could potentially contribute to the pathogenesis, progression and
complications of atheroma. Data suggest that CRP is involved in foam cell
formation by mediating the LDL uptake by the macrophages, and also its known
presence in the plaques with pro inflammatory properties, may play a role in
destabilizing the plaque.
During myocardial infraction (MI) the tissue
necrosis occurring is a stimulus for CRP response. The CRP is deposited in
and around infract not only reflects the extent of myocardial necrosis but
also contributes significantly to the severity of ischaemic myocardial
The higher CRP levels are been strongly
associated with increased body mass index and metabolic syndrome. Adipocytes
are the source of substantial portion of baseline IL6 production. Weight
loss leads to reduction in baseline CRP concentration. CRP production
predicts the development of type 2 diabetes independently of traditional
risk factors. Low-insulin response diets may decrease plasma CRP by
influencing adipocyte function. The
elevated CRP levels may provide an additional marker for risk of progression
to type 1 diabetes. Oral
contraceptive use and systemic hormone replacement therapy are associated
with significantly raised baseline CRP levels. Other associations with
elevated baseline CRP values include periodontal disease, smoking,
consumption of coffee, and stress.
With this little knowledge of CRP it would
be certainly interesting to see the relation between CRP and periodontal
disease, and that is what you would read in the third and final part.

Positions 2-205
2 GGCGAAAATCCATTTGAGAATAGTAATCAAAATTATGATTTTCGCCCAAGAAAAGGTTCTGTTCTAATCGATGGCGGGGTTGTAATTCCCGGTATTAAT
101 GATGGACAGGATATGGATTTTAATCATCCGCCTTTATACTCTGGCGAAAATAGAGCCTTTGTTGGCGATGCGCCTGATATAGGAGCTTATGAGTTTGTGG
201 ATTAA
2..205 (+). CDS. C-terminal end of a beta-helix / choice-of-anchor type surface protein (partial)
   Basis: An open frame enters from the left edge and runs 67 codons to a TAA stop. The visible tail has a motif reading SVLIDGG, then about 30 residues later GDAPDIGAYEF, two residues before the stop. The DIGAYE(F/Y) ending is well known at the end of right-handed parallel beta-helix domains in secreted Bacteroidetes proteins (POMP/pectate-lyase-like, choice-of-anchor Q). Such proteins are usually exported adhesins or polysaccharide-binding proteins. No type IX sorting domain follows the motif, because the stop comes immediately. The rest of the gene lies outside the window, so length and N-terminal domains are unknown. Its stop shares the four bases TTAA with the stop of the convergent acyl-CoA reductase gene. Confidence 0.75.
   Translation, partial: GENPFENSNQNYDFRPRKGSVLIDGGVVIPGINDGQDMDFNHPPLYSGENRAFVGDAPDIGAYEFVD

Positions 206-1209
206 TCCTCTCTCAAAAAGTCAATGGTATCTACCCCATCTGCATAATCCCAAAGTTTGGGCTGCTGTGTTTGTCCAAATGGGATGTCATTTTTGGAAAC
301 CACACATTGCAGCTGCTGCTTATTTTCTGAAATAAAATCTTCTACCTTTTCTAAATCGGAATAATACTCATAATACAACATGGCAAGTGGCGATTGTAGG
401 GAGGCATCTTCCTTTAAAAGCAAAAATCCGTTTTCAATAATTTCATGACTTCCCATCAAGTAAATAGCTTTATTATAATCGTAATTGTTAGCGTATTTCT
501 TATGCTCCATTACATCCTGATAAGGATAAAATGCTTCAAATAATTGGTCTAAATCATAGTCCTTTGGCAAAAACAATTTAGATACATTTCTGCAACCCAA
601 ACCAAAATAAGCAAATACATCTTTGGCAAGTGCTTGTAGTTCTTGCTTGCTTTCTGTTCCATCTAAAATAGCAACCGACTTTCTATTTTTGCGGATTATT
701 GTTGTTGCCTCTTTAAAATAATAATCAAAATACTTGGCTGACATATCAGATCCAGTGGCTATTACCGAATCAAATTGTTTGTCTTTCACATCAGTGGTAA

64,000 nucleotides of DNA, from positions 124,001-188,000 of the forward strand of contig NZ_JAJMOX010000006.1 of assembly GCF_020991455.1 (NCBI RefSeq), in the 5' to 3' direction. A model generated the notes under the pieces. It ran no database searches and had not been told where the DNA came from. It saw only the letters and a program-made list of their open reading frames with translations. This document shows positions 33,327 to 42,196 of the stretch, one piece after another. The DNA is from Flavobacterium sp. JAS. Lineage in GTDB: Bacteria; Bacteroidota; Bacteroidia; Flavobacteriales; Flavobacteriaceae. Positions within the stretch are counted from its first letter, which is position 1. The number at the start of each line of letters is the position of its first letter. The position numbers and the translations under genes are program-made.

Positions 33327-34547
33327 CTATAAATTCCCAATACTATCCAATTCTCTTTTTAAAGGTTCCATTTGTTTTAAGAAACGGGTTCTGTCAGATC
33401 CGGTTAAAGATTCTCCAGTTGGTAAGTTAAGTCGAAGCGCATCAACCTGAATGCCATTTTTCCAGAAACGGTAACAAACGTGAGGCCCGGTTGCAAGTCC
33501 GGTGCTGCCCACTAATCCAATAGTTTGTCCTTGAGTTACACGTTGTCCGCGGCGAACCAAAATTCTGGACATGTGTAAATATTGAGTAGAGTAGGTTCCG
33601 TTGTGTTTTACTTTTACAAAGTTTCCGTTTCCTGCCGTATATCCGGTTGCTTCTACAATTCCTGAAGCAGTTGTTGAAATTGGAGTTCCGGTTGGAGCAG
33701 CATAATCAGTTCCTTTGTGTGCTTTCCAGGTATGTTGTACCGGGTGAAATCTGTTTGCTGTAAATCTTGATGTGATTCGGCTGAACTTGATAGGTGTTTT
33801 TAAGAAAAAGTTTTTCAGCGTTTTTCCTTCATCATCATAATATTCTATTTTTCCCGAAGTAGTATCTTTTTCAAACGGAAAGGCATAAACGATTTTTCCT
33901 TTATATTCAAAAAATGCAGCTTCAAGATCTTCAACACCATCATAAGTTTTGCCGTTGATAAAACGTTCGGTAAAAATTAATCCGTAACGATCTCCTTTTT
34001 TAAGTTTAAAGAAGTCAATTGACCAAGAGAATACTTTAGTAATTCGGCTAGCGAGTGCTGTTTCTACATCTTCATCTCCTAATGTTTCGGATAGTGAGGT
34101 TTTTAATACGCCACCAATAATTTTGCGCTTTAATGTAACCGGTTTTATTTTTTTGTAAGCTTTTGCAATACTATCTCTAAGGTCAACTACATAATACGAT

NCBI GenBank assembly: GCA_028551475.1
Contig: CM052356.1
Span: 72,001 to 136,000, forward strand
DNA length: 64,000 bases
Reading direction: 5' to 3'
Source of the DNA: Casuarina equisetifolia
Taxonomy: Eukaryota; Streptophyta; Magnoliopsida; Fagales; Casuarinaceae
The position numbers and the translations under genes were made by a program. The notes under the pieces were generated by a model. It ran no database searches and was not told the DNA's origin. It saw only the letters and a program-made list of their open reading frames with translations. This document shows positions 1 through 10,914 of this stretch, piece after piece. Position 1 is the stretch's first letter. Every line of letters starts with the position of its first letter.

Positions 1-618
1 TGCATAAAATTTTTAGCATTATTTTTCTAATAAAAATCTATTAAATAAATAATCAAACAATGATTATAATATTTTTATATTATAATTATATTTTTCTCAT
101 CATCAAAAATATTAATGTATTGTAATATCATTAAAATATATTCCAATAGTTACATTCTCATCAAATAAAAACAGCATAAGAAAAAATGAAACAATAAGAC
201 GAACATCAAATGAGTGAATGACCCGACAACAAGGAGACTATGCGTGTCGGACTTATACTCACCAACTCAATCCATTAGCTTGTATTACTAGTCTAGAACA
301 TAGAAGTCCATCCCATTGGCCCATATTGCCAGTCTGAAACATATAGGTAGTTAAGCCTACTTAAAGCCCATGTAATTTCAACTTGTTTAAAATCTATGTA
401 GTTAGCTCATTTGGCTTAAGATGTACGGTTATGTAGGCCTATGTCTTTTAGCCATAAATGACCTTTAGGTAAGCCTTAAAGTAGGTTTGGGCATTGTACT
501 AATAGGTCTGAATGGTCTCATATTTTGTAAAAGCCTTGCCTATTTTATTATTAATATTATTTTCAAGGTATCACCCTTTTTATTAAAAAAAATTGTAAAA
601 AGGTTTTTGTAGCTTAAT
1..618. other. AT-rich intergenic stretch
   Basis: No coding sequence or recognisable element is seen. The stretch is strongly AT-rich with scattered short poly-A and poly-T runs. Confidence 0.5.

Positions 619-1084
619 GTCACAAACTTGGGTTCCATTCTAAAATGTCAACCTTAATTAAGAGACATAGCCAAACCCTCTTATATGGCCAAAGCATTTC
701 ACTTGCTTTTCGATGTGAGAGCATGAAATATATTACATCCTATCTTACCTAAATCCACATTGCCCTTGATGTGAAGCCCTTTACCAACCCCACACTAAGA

~As Understood by me~
References for Part I and II:
Saran de Ferranti, Nadir Rifai,
C-reactive protein and cardiovascular disease: a review of risk prediction
and interventions. Clinical Chimica Acta 2000; 317: 1-15
G.M. Hirschfield and M.B.
Pepys, C-reactive protein and cardiovascular disease: new insights from an
old molecule. Q J Med 2003; 96: 793 Ė 807.
10 Ways to Take Control
by- Cathy Warschaw
Iím really big on positive thinking. Letís face it
negative thinking only makes a person more frustrated, overwhelmed and
simply makes it harder to manage every day responsibilities.
Practicing positive thinking allows people to focus on
their strengths and accomplishments, which increases happiness and
motivation. This, in turn, allows us to spend more time making progress, and
less time feeling down and stuck. The following tips provide practical
suggestions that you can use to help you shift into more positive thinking
1. Take Good Care of Yourself
It's much easier to be positive when you are eating
well, exercising, and getting enough rest.
2. Remind Yourself of the Things You Are Grateful
Stresses and challenges don't seem quite as bad when
you are constantly reminding yourself of the things that are right in life.
Taking just 60 seconds a day to stop and appreciate the good things will
make a huge difference.
3. Look for the Proof Instead of
A fear of not being liked or accepted sometimes leads
us to assume that we know what others are thinking, but our fears are
usually not reality. If you have a fear that a friend or family member's bad
mood is due to something you did, or that your co-workers are secretly